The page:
including their decoration and furnishings, was theresponsibility of the ruler and the prerogative of high court officials. Suchmonuments not only provided for the spiritual needs of the community but oftenserved educational and charitable functions as well. Royal patronage of secularart was also a standard feature of Islamic sovereignty, one that enabled the rulerto demonstrate the splendor of his court and, by extension, the superiority of hisstate. Evidence of courtly patronage is derived from the works of art themselves,but an equally important source of information is the extensive body of historicaltexts that attest to royal sponsorship of the arts almost throughout the Islamicperiod. These historical works also indicate that only a fraction of suchcourt-sponsored art has survived; objects made of precious materials areparticularly rare. From the fourteenth century onward, especially in easternIslamic lands, the arts of the book provide the best documentation of courtlypatronage.
Of course, not all works of Islamic art were sponsored by the court; in fact,the majority of objects and manuscripts in museum collections originatedelsewhere. Such works of art including pottery, base metalware, carpets, andtextiles have often been viewed as the products of urban, middle-classpatronage. These objects nonetheless frequently reflect the same styles andmake use of the same forms and techniques employed in courtly art. Whetherproduced in a courtly or an urban setting or for a religious context, Islamic art isgenerally the work of anonymous artists.
A notable exception is in the sphere ofthe arts of the book. The names of certain calligraphers are well known, which isnot surprising given the primacy of the written word in Islam, as are those of anumber of painters, most of whom were attached to a particular court. Theidentification of these artists has been based on signed or attributed examples oftheir works and on textual references. Given the great number of extantexamples, comparatively few signatures are found on metalwork, pottery, carvedwood and stone, and textiles.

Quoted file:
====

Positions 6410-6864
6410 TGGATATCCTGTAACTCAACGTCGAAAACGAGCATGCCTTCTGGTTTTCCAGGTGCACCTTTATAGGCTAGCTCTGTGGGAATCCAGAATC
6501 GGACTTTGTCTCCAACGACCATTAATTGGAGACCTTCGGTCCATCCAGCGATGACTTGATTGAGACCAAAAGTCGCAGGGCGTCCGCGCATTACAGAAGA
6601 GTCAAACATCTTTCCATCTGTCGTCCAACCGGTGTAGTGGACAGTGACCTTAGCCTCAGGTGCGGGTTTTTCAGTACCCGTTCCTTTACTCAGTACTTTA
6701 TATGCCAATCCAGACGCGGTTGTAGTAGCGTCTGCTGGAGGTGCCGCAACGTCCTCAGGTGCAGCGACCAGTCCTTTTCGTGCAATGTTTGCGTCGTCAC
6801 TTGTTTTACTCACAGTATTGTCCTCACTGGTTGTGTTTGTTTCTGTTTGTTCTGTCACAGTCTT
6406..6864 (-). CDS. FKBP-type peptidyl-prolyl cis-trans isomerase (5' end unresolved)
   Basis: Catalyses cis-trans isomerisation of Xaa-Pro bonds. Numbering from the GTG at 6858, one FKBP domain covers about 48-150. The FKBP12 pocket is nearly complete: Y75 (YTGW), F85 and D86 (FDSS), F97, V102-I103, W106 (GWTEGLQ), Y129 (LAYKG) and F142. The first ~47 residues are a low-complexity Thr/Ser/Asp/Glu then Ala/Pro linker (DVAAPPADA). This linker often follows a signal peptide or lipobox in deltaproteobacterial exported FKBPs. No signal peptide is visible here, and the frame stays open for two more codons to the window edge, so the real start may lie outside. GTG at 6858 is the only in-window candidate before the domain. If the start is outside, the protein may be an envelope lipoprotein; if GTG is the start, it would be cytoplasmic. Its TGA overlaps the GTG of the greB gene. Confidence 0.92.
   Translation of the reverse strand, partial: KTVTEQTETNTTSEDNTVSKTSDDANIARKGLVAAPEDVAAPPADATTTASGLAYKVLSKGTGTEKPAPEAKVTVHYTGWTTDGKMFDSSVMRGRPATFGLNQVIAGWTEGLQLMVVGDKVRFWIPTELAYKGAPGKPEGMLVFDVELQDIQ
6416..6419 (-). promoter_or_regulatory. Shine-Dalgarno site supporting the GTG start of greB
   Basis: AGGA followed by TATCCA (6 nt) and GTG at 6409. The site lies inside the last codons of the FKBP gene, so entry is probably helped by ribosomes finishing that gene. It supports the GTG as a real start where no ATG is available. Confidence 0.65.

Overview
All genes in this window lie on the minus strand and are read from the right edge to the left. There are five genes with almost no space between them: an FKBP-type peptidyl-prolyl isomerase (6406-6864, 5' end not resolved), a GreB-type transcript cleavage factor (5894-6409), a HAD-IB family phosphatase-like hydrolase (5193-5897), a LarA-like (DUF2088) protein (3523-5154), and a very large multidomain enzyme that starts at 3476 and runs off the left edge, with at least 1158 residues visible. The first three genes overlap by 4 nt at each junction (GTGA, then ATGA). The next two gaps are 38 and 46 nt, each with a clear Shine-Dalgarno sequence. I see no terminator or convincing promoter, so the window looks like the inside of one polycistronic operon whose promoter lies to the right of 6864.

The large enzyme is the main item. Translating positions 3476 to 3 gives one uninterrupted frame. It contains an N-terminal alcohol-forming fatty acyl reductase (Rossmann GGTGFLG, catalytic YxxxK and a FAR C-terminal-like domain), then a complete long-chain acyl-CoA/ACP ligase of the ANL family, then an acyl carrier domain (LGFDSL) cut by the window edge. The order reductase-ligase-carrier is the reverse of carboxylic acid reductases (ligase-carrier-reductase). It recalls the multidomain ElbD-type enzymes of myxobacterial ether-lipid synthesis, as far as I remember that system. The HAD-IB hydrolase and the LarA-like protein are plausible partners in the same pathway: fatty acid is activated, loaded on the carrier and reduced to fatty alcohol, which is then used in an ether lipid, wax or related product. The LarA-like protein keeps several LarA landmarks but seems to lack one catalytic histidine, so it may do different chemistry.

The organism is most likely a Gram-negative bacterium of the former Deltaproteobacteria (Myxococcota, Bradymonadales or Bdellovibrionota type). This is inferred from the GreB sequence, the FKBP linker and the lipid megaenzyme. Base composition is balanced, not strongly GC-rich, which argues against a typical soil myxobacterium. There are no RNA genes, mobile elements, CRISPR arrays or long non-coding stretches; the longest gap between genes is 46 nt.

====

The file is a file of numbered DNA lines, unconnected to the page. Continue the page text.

Those signatures that do occur, combined withrare evidence from contemporary textual sources, suggest that families of artists,often over several generations, specialized in a particular medium or technique. Some of the famous Arts are in the Building and Architecture. They buildmosques to worship and praise in. In the mosques they built gates which “is amonumental, highly decorated structure set into a usually plain facade (front)facing the street. “2 You can find some of these gates in such building as the TheDome of the Rock and in the most famous tomb of the Taj Mahal. Now only fewbuildings are still around, but the cities still rank the highest in beauty.
The Dome of the Rock in Jerusalem signifies and serves as a perfectexample of the brilliancy behind Islamic art. The Dome of the Rock contains allthe major characteristics throughout the whole architectural building, whichincludes calligraphy, patterns of visual and geometrical elements, figuralimagery, and illuminated manuscripts. ” The Dome of the Rock is often called thefirst work of Islamic architecture, and if it is the building must be the finest firsteffort in the history of architecture. “3 The Dome Of The Rock, Jerusalem 692 and later The interior view of The Dome of the rock. Where many believe Abraham offered to sacrificeIsaacThe gates of Taj Mahal 2003The Taj Mahaul was built for the empire and his wife.
It is one of the mostformal themes that a building can contain. “Its refined elegance is aconspicuous contrast both to the Hindu architecture of pre-Islamic India, with itsthick walls, corbeled arches, and heavy lintels, and to the Indo-Islamic styles, inwhich Hindu elements are combined with an eclectic assortment of motifs fromPersian and Turkish sources. “4With all the beautiful structures and elements of Islam, you would neverknow how strict the region was. In Islamic cultures the so-called decorative artsprovide the primary means of artistic expression. They showed their beautifulcreativity in all their work such in the buildings, books, and the carvings. Thismay be why it